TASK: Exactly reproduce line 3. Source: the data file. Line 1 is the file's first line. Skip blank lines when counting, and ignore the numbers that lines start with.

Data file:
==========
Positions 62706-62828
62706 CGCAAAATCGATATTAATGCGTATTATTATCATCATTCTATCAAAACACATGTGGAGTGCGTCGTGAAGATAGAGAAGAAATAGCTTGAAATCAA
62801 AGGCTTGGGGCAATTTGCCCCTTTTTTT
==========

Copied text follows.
62801 AGGCTTGGGGCAATTTGCCCCTTTTTTT